Data preservation, or more specifically, digital data preservation, refers to the series of managed activities necessary to ensure continued access to digital materials for as long as necessary. This broad definition of data preservation refers to all of the actions required to maintain access to digital materials beyond the limits of media failure or technological change. Long-term preservation can be defined as the ability to provide continued access to digital materials, or at least to the information contained in them, indefinitely.
A sustainable preservation program should address organizational issues, technological concerns and the digital curation/data management process.
Organizational infrastructure includes the policies, procedures, practices and people — the basic elements of data preservation requirements. This includes the purpose, scope and objectives of the organizations; the legal and regulatory framework, and all aspects of funding and resource planning.
Technological concerns deals with the IT architecture of the organization. That is, the requisite equipment, software, hardware, skills, a secure environment and an updated media monitoring and refreshment strategy.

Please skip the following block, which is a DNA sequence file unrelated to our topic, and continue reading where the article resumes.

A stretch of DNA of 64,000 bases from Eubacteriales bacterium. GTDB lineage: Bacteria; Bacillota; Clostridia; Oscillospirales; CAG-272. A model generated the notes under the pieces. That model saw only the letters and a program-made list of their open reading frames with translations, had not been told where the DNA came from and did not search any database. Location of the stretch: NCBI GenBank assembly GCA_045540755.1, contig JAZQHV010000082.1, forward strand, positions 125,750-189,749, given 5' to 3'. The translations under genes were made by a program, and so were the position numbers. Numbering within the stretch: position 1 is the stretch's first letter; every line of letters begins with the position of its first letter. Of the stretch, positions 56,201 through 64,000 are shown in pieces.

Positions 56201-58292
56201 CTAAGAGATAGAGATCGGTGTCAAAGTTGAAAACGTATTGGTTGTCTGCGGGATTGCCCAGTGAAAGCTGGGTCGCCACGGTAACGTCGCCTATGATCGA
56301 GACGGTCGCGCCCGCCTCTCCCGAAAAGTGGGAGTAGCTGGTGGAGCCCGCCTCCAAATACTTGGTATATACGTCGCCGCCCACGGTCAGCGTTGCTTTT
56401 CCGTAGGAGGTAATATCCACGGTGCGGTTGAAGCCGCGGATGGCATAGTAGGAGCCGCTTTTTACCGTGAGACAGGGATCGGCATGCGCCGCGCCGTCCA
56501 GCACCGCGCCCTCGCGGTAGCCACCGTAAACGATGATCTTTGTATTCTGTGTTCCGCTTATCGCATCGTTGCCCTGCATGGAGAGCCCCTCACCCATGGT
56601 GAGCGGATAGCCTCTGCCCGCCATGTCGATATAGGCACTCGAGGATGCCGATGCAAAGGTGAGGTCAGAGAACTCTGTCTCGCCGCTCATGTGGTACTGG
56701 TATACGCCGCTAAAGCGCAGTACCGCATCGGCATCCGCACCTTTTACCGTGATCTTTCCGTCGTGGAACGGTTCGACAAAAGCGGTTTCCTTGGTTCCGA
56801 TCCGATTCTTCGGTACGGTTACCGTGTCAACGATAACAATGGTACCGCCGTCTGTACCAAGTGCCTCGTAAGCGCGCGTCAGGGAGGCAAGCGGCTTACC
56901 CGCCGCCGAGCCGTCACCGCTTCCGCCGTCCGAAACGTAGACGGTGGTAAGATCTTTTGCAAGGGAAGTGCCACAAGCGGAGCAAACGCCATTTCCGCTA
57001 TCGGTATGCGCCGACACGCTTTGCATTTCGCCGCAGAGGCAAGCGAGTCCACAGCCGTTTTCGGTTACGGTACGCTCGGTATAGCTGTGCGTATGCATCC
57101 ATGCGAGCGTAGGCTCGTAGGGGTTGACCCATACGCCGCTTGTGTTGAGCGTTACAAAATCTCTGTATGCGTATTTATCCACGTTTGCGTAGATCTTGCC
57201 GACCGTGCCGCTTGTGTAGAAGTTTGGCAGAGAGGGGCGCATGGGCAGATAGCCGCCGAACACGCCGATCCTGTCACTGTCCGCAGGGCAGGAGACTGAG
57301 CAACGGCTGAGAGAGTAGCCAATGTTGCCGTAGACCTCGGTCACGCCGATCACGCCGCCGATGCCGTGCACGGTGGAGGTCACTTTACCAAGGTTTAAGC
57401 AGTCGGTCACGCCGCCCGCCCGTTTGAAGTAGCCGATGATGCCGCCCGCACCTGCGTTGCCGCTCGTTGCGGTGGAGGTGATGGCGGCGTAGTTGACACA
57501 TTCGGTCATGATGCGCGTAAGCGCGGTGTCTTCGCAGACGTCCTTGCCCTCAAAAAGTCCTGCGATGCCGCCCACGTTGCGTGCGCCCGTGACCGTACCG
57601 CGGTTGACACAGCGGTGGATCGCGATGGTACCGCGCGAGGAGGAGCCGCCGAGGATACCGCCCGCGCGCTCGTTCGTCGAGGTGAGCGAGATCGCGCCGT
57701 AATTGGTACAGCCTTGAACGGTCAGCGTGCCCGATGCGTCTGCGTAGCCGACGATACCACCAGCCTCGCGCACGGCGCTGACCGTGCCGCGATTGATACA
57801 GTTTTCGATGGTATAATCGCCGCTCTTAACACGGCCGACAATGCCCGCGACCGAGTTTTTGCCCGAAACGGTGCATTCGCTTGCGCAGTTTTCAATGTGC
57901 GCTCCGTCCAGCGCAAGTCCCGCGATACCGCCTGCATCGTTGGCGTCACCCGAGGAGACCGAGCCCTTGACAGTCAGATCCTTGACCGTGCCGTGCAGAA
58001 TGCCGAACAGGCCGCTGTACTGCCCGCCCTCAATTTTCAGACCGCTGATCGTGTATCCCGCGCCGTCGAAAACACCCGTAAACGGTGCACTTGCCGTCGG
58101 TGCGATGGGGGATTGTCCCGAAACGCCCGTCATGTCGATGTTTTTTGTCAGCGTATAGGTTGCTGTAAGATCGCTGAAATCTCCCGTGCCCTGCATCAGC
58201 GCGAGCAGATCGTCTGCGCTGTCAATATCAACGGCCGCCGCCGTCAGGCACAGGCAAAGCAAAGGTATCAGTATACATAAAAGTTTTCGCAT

Data curation refers to the active management of data through its life cycle of interest and usefulness to a designated community. Data curation activities enable data discovery and retrieval, maintain its quality, add value, and provide for re-use over time. As such, it includes all processes in the organization that involves data management. That is, pre-ingest initiatives; ingest functions; archival storage and preservation; and disseminating and providing access to data for its designated community.
DPC Digital Preservation Handbook
IHSN: Principles and Good Practice for Preserving Data. IHSN Working Paper No 003. December 2009.
CCSDS: Reference Model for an Open Archival Information System (OAIS).
Audit and Certification of Trustworthy Digital Repositories. Magenta Book. Issue 1. September 2011.